Only foolish firms take comfort from the past
Past performance is not a guarantee of future returns
The Idiot’s Guide to Investment
A recent article on Law.com made the rather disturbing claim that “the past is typically our best predictor of the future” and went on to predict that, by 2025:
- Latham & Watkins will have revenues of almost $23 billion
- Cadwalader, Wickersham & Taft partners will each be pocketing $20 million in profits
- White & Case will have almost 14,000 lawyers
To be fair, there were a few disclaimers about the difficulty of making predictions, but this didn’t seem to dampen the author’s enthusiasm for making them anyway. Based simply on past performance. Which, as any investment document will tell you, is not a reliable guide to the future.
I’m sure the horse business looked great in the 20 years leading up to the arrival of the motor car. And the photographic film business probably grew very nicely in the 20 years prior to the arrival of digital cameras. Which is why law firm partners should think twice before buying that tropical island with the landing strip for the private jet.
Various external forces will play a part in reshaping the legal services industry of the next 20 years: access to external capital; deregulation and the arrival of new players; the spread of technology and process automation through both the back and front office; internationalization, unbundling and outsourcing; and client demands for more predictable, value-based pricing models.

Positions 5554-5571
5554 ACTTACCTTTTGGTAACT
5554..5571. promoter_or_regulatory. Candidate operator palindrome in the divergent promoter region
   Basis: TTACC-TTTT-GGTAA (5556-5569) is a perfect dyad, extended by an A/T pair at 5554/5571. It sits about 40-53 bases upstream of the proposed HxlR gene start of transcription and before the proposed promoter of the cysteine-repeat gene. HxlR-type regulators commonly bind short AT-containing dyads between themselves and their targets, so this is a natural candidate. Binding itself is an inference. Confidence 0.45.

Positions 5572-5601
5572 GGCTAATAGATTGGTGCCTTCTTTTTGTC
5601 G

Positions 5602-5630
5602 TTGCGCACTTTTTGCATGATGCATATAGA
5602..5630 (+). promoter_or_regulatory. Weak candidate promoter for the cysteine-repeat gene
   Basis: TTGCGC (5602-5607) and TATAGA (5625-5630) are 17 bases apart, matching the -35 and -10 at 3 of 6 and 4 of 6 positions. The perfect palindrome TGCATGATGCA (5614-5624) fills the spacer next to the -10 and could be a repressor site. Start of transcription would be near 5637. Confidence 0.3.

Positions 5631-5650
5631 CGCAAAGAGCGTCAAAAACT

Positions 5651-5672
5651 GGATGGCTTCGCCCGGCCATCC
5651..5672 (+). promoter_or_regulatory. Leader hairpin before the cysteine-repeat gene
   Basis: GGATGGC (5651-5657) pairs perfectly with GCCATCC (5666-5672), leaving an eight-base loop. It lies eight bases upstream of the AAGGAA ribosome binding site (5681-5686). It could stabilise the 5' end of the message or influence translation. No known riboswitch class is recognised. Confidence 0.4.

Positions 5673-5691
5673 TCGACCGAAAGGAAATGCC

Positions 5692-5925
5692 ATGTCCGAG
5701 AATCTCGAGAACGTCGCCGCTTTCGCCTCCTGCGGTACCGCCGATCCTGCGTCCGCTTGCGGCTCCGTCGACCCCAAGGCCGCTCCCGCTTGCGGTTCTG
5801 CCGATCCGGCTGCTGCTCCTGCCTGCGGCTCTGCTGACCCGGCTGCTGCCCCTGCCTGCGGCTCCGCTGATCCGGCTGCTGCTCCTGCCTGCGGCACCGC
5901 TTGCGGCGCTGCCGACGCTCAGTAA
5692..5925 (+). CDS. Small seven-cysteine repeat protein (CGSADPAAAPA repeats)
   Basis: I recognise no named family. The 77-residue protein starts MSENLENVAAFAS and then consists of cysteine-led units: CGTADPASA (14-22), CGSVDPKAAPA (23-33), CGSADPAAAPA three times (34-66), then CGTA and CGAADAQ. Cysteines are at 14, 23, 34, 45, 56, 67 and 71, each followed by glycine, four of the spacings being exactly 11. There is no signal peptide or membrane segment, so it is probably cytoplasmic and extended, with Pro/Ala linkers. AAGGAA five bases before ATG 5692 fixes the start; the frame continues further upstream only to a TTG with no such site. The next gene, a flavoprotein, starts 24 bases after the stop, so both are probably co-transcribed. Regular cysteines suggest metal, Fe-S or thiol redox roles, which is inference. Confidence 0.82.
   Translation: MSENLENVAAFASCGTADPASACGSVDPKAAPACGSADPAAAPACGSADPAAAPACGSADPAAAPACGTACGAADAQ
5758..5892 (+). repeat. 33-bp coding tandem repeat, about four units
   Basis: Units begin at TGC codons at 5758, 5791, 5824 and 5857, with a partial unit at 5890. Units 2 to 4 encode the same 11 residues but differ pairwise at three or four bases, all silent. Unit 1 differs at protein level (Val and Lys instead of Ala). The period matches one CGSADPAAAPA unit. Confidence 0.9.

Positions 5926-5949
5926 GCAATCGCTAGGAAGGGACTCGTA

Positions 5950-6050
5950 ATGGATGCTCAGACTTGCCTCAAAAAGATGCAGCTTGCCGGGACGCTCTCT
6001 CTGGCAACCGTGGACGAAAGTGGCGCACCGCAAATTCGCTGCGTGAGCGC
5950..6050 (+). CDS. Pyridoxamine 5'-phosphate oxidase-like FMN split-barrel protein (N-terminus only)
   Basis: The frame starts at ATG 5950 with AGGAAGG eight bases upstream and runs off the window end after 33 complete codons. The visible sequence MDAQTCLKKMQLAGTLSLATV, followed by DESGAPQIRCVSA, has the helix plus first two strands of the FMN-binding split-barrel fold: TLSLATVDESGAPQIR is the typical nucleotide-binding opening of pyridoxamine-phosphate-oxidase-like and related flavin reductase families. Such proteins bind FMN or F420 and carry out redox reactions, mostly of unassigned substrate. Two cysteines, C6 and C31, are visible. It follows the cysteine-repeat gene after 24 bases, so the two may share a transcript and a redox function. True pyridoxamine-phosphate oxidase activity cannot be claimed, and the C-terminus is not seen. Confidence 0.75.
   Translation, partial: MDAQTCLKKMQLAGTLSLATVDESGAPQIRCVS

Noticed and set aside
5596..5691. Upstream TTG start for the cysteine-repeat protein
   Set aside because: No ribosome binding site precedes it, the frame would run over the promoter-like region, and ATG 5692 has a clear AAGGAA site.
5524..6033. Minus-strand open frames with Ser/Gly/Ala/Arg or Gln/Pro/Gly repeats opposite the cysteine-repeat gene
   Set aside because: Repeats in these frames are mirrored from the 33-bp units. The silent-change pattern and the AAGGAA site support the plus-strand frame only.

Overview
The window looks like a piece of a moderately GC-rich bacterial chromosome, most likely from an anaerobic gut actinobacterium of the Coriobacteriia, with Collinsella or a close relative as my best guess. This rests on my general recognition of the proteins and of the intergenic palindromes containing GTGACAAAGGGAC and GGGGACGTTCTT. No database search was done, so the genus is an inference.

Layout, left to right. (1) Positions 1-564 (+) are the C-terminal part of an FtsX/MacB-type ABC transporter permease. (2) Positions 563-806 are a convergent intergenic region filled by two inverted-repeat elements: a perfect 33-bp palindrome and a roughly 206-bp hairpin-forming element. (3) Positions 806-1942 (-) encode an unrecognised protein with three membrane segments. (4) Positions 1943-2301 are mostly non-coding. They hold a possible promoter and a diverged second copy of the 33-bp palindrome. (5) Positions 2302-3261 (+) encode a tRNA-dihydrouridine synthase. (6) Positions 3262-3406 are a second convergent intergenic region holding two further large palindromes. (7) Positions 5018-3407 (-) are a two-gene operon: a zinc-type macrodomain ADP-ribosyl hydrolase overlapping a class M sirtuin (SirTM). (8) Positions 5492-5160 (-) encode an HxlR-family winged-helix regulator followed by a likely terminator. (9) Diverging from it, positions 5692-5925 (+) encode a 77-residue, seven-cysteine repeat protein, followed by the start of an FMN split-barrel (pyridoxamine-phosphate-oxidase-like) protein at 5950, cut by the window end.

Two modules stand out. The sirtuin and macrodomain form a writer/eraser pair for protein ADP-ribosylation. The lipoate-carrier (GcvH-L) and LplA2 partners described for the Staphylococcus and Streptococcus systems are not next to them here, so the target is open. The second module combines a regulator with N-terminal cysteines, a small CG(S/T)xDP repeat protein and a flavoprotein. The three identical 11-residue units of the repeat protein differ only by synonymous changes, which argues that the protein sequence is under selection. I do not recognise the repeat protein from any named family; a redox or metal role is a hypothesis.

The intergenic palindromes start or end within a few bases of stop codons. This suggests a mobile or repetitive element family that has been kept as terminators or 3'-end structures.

Some in the Am Law 100 will consider themselves immune from these forces, which they argue have little impact on “high end” work. But what proportion of your work is truly high end? And what if high end work doesn’t continue to grow at historical rates? In these circumstances you will need to find ways to defend existing clients, and steal market share off your competitors. Someone is going to lose.
The future of some law firms will undoubtedly be bright. But the future of complacent law firms will not.